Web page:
What are the long term effects of HIV treatment?
4 January 2016. Related: All topics, Living with HIV long-term, Side effects, Starting treatment.
I am scared about the long term effects of living with HIV and being on treatment. I am 22.
I’m not yet on treatment (CD4 701/CD4% 19/VL 3000). I understand ART can keep me well for a long time and side effects are milder than before.
However, I keep reading that the long-term effects of being on medication and HIV itself are still quite harmful for kidney function, cardiovascular function, bone density and cognitive function. Plus there is the issue with immune inflammation and reconstitution.
I just can’t help but feel hopeless about the future even if short-term I’ll be fine, knowing that I am at such higher risk of so many non-AIDS related problems.
Thank-you for your question.
You didn’t say when you were diagnosed but as you are still very young it is understandable that you think about your long term health.
Firstly, with current HIV drugs, your outlook is really good. Several studies report average life expectancy of another 50 years taking you well into your 70s.
Your high CD4 count also means you have time to learn about treatment and to decide which is the best treatment for you.
Current drugs have a low risk of side effects, and these are usually mild if they do occur. Many of the concerns you listed are more relating to HIV than to treatment. It might be that in reading about HIV you are picking the negative worries rather than the positive things – and that some of the articles you are reading are not up-todate.
The risk of problems related to kidney, liver and heart disease are higher from not being on ART. The risk of most HIV-related infections are much lower if someone is on ART. So is the risk of non-HIV complications.
Bone health is slightly more complicated. This is becasue ART does reduce bone density. But the reductions from ART are not likely to be clinically significant unless your bone densitiy is already very low.
As with most complications, routine monitoing should highlight any problems early on. You could then change treatment if this was needed.
The information in this previous question which is from someone worrying about the risk of cancer discusses similar long-term worries. See: I’m worrying about reports of higher risk of HIV and cancer…
Do you know anyone else who is positive? HIV is pretty rough to handle by yourself. Talking to other people – either online or at a support group – might help. Given how good your CD4 count is, you could also try doing things you really enjoy and not worry so much about HIV for a few weeks.
Although I believe that being informed is a great way to understand the impact HIV has on your life, sometimes we get questions from people who are reading so much that this is just causing them to worry.
Further information about healthy living and ageing with HIV can be found in our guide to HIV and your quality of life.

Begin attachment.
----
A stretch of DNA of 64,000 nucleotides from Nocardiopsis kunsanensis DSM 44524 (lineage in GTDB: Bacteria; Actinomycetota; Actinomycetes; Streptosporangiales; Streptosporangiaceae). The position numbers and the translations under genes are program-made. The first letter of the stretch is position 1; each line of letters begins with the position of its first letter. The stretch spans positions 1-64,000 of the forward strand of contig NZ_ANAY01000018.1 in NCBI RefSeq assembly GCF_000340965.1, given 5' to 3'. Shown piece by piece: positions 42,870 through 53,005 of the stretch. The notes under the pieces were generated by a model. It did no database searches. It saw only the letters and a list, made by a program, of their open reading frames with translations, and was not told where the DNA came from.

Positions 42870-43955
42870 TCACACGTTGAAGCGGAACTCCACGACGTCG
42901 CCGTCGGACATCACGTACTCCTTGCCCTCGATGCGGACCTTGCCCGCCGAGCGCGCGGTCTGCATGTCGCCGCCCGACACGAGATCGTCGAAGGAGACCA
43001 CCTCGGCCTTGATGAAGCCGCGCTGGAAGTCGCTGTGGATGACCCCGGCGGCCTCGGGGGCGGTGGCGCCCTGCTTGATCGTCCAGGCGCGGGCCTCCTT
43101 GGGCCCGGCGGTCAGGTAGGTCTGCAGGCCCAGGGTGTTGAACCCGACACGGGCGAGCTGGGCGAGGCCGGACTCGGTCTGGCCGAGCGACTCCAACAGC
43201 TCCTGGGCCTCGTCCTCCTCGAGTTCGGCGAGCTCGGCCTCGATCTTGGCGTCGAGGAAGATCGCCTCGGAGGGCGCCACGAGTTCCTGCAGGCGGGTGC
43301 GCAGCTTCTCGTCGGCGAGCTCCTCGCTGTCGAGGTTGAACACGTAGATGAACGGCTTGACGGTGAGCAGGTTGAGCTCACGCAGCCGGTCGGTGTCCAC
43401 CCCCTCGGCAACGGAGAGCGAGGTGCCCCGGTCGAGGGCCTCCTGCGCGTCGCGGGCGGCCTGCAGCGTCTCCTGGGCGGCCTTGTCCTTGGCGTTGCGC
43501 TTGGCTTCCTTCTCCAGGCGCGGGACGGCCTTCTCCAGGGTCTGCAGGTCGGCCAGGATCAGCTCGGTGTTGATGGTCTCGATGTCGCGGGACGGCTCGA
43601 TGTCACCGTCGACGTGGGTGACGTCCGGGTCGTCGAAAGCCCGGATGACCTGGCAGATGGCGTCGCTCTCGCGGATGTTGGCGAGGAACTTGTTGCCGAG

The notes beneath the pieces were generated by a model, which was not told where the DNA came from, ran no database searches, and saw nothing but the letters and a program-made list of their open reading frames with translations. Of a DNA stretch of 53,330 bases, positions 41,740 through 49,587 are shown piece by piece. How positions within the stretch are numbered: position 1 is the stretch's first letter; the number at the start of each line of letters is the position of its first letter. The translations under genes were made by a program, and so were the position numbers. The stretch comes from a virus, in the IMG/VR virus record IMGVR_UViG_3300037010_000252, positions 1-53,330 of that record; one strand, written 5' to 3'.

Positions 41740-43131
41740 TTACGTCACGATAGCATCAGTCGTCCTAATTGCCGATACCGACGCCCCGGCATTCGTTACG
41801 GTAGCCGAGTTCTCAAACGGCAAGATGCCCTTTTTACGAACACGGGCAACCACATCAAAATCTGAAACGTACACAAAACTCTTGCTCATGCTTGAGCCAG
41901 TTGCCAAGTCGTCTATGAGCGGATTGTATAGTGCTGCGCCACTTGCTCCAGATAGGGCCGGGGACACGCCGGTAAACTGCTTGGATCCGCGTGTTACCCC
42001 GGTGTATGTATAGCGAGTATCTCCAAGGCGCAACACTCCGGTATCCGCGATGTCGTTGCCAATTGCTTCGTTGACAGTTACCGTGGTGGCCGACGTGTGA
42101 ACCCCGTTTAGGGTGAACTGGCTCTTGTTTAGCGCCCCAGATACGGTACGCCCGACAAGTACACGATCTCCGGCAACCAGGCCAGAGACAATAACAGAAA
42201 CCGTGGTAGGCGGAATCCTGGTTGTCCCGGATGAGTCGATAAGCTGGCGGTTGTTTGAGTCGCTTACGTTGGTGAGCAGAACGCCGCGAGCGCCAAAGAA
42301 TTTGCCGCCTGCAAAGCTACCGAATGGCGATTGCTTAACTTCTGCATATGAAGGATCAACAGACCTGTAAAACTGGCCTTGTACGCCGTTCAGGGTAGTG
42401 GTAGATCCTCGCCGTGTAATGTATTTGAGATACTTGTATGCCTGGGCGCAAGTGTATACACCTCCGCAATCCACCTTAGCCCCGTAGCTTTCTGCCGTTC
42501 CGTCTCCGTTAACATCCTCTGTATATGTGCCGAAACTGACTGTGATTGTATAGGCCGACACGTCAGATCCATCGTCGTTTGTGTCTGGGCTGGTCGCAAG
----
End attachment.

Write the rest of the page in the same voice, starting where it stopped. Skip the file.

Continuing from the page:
Here is a recent question from someone about life expectancy, but there are many more.
Please have a read through these links, and let me know if you have any questions.
This answer was updated in January 2016 from an original question on 22 August 2012.
Its very possible that you may be feeling like this due to the efavirenz that are in the Trivenz. This shouldn’t be happening, 9-10 months into treatment. If you’re taking your meds as adviced here: http://i-base.info/guides/1561 then it sounds like you may need to change, please see Q3 here for more info: http://i-base.info/qa/what-are-the-most-asked-questions
Hi.Im on trivenz for 9 to 10 month, after taking trivenz all the time i feel nauseous and headache are these maybe side effects still? Or should I change to something else?
Thanks. Dr Tan’s book looks good. However, it says it was printed in 2015. So, it’s a good idea to keep up-to-date with HIV treatent and prevention on the i-Base website. All resources from i-Base are free and can be copied and distrubuted. But i-Base is grateful for a credit whenever resources are used.
Hi, this books guides you through the HIV treatment. Do not be scary. Live your life :)
Understanding HIV and AIDS: A Guidebook to HIV and AIDS prevention Dr. Tan
If you’re having issues with your memory you should talk to a doctor about this. It could be due to the meds that you are on, or other factors.
Hi my name as indicated in my email adress below am university student hving two kids negative but I become HIV positive of two years now when my wife died the day I noticed that am HIV. But since I started ART my memory has gone down i dont know what is going on.
It’s a good idea to let the doctor take a look at your rash and skin problems. Sometimes this can be because of HIV meds, especially when you start treatment. What meds are you taking? Here’s a link to more info about having a rash.
i firstly diagnosed hiv and hcv co infected in march 2019 and my cd 4 is 368 iam on medication but i suffering from itching problems and pimpls on the body specilly on hipps and face what can i do on this problem
It’s really great that your son was born negative. But have you been on the same meds for all this time? Modern meds are easier to take and have fewer side effects. So they could help stop your runny stomach. You can ask the clinic if you can try taking new meds to see if it can help your stomach.
Hi… im 29 nd started my Art when i was 22 nd pregnant. My sons was born negative thanks God. Im on Aluvia, lamivodine nd Zidavodine. My trouble is a runny stomach. I dnt know what cases this because it comes on regular basis.
I worried anything that i can get for this. I haven’t asked at the clinic